The second first-round pick could be used on a wide receiver or a cornerback. The Bengals surprisingly didn't add a free-agent wide receiver to pair with A.J. Green. Georgia Tech's Stephen Hill or Baylor's Kendall Wright should be available in the bottom third of the draft. Another need is cornerback because Cincinnati could use an eventual replacement for Nate Clements, who is entering his 12th season. Alabama's Dre Kirkpatrick, the second-best corner in the draft, has a chance of sliding to the Bengals.

Cleveland Browns

Key additions: DE Frostee Rucker, LB D'Qwell Jackson, CB Dimitri Patterson, DE Juqua Parker

Key losses: RB Peyton Hillis (Chiefs), S Mike Adams (Broncos), G Eric Steinbach, OT Tony Pashos

Grade after first wave of free agency: C. Browns president Mike Holmgren and general manager Tom Heckert said they were building this team through the draft and they weren't joking. The Browns desperately needed to improve at quarterback, wide receiver and right guard. But Cleveland's offense came out of the initial wave of free agency empty-handed. Blame the Washington Redskins. The Browns attempted to move up in the draft to take Robert Griffin III, and the Rams instead traded the second overall pick to the Redskins. Cleveland reportedly pursued wide receivers Pierre Garcon and Josh Morgan, and both took high-priced deals from Washington.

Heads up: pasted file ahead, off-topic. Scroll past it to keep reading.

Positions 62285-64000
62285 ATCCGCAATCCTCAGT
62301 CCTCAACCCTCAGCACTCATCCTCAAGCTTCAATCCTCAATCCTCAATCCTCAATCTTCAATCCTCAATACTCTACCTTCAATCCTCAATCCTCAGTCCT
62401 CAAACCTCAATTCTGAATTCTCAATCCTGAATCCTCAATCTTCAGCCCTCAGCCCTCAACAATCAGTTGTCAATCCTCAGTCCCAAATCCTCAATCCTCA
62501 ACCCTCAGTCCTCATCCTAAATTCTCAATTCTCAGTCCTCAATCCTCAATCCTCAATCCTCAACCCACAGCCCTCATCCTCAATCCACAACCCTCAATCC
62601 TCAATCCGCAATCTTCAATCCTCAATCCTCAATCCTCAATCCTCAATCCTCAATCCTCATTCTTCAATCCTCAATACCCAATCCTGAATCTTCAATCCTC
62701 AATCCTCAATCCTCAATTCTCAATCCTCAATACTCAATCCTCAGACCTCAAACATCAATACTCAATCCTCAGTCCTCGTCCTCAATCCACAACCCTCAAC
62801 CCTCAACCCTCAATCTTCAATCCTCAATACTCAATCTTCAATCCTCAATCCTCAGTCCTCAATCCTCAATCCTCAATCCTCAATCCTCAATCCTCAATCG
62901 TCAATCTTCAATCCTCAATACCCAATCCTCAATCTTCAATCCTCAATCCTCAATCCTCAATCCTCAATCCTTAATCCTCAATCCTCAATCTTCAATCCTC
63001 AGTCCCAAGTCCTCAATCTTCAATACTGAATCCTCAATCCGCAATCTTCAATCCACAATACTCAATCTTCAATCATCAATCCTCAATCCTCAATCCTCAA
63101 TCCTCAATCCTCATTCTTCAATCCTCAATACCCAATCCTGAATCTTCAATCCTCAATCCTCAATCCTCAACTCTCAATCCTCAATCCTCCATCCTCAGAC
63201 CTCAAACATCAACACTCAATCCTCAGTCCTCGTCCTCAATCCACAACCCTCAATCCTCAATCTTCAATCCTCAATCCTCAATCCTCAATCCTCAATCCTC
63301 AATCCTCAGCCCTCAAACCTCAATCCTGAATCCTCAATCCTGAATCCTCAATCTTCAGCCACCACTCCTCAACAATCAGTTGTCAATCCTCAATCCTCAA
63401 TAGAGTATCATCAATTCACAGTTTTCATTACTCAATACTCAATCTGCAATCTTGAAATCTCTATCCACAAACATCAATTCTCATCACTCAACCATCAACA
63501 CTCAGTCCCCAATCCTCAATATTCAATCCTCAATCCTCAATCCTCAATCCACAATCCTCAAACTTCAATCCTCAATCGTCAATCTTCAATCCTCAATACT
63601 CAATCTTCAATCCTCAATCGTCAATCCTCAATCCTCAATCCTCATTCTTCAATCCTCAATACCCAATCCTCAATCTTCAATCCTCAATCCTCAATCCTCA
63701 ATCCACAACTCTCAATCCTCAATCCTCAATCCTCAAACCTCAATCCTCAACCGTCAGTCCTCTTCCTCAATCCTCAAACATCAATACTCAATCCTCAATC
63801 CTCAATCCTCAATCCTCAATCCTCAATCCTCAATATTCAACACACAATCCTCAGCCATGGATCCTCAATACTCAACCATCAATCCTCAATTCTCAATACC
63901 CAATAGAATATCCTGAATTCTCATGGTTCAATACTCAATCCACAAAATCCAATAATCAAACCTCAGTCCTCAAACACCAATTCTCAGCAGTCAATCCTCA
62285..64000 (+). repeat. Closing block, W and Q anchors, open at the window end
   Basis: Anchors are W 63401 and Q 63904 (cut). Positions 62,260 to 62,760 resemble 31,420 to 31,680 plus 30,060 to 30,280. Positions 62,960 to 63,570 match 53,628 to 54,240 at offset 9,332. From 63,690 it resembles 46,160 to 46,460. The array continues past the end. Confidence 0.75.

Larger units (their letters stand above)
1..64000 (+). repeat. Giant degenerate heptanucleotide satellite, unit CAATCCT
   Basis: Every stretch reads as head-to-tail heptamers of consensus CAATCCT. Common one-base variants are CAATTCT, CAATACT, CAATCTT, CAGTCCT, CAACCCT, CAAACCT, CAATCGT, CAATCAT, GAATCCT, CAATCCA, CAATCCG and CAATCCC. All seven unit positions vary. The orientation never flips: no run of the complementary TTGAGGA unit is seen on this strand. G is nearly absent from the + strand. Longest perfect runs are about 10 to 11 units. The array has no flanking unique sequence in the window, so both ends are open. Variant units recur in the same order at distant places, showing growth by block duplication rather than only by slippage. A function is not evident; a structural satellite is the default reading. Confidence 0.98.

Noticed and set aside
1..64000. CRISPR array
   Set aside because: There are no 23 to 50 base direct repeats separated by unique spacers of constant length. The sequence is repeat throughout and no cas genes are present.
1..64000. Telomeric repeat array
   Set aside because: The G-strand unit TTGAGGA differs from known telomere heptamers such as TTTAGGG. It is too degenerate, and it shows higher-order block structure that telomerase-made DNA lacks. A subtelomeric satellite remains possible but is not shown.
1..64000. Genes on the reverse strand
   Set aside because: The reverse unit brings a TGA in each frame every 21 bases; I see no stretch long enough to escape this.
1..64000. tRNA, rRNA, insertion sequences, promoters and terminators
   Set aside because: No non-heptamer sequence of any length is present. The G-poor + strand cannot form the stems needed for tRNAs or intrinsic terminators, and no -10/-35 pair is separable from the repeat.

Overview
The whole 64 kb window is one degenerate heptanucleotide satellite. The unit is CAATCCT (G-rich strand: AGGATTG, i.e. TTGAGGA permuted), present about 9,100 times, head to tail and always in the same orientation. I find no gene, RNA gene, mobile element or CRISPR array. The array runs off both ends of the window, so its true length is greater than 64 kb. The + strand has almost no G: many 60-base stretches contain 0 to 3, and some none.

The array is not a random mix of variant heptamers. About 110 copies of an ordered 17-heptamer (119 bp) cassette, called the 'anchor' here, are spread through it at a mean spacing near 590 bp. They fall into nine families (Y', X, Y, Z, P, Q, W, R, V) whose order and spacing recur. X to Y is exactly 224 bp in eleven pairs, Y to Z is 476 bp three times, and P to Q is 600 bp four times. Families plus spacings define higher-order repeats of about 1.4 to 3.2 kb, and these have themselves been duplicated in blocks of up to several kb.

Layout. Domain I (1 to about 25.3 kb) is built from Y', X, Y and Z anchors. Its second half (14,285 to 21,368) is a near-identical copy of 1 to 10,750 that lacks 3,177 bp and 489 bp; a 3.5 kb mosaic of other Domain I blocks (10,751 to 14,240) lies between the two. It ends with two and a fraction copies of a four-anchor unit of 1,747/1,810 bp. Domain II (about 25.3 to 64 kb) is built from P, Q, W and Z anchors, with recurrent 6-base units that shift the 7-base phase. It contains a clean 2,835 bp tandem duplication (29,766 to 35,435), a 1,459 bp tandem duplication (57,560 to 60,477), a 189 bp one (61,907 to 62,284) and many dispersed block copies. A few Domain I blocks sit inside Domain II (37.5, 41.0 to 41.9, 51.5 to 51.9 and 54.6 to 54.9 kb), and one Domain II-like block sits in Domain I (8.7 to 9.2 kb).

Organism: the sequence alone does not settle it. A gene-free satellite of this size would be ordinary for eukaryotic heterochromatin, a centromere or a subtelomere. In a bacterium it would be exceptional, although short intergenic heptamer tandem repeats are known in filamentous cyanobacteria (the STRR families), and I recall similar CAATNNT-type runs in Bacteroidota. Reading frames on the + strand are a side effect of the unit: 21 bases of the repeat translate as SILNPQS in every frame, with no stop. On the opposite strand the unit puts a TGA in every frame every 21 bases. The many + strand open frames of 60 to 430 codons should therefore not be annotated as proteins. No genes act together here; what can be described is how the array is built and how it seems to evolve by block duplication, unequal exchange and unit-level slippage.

The Browns provided more help to the defense in free agency. Frostee Rucker will make an impact in stopping the run, which was the biggest weakness on the NFL's 10th-ranked defense. Juqua Parker, who has 31.5 sacks over the past six seasons, will team with Jabaal Sheard to give Cleveland a strong rush coming off both edges. The Browns didn't try to keep Peyton Hillis and Mike Adams from going elsewhere.